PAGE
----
Sometimes, all the elements come together to make a fine image. And I think the photographs represented (digitally) on this page qualify.
I’m always happy with radiant light … and an interesting sky, laden with cloud. The best time to head out with a camera is often during changing weather.
As with most of my successful Vancouver images, I noticed or anticipated imminent changes not just in the weather, but in the urban landscape — in this case, preparations for new development on Howe Street, across from the Law Courts, south of Robson.
The most regrettable loss, preserved in this documentary photograph, was the demolition in 1989 of the Georgia Medical-Dental Building (second from the right, behind the Hotel Vancouver).
Its iconic 11-foot-high, terra cotta statues honouring a Nursing Sister of World War I were lost, while fibreglass reproductions were installed on the new, nondescript 23-storey Cathedral Place tower. Despite widespread opposition, another treasured architectural beauty of Vancouver was no match for the wreckers’ dynamite.
Meanwhile, the ungainly, unloved building preserved in the photo above, occupied by Eaton’s in 1984, and by Sear’s after 1999, has recently been transformed by Nordstrom, it’s windowless facade removed and opened to the light by soaring glass panels. Vancouverites have generally welcomed this project by the original owner, Cadillac Fairview, to excise an architectural carbuncle described humorously by critics as a “marshmallow,” less charitably as a “giant urinal.”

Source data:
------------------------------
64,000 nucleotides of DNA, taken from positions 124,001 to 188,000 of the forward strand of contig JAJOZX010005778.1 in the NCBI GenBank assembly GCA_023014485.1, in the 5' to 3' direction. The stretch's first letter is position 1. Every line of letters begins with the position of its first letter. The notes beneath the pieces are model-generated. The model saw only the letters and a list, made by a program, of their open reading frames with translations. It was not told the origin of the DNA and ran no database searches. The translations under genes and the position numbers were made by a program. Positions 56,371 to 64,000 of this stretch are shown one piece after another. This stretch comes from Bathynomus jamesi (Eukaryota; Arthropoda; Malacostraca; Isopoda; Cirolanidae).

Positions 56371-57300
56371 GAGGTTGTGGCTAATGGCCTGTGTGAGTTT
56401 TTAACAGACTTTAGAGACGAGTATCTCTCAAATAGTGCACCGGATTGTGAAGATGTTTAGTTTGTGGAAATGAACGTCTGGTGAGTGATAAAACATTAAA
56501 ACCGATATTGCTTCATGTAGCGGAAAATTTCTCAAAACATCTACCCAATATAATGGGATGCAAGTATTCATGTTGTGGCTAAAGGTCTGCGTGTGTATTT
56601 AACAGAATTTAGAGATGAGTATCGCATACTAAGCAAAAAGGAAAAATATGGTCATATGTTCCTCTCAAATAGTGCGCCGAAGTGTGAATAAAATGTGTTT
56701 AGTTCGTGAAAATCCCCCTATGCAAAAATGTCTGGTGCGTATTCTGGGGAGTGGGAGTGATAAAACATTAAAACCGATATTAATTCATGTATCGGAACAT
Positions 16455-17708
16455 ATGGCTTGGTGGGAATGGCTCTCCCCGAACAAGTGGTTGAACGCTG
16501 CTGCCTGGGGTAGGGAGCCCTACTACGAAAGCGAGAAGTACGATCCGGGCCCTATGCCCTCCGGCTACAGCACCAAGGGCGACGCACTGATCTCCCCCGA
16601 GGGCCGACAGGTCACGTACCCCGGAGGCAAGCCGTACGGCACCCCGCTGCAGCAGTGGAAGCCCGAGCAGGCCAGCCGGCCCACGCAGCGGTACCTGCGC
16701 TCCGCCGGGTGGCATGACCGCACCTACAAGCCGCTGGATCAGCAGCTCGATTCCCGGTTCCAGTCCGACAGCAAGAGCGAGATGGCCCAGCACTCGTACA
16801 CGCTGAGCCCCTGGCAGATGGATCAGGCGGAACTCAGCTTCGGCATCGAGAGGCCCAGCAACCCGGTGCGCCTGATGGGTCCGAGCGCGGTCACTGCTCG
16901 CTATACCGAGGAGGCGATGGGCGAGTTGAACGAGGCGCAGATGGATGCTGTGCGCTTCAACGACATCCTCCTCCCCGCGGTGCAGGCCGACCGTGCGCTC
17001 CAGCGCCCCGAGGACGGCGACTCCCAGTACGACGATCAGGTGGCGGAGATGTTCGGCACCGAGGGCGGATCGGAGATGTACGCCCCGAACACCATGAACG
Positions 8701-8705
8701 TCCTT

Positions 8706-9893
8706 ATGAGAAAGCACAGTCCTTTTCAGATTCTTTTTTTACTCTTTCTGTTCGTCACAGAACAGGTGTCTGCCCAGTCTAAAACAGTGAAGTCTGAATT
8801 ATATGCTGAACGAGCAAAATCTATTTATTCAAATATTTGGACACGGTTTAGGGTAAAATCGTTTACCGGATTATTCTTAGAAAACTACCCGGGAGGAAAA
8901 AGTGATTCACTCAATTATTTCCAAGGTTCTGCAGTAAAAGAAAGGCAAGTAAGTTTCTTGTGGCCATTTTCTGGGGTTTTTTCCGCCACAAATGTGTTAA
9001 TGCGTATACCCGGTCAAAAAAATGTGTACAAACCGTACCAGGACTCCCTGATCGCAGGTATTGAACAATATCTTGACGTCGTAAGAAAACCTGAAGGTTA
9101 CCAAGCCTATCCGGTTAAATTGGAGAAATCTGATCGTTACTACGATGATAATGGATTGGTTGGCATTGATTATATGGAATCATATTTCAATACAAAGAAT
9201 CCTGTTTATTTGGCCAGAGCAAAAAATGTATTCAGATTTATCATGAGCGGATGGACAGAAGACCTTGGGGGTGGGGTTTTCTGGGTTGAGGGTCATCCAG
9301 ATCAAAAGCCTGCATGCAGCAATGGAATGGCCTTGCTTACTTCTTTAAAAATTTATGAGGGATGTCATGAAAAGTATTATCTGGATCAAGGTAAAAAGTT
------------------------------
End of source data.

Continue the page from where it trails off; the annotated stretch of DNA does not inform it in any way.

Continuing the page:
To photograph these views (with my Mamiyaflex medium-format camera, mounted on a Tiltall tripod), I adopted the Ansel Adams car-top method. Trouble is, I had no platform mounted on my Chevy van. Consequently, its roof never quite recovered. As you can see in the contact sheet below, I shot most of a 12-exposure roll of Ilford FP4 120 film at the site. As I recall, to bring out contrast in the storm clouds, I alternated between yellow and red filters, miscalculating filter factors on a couple of exposures.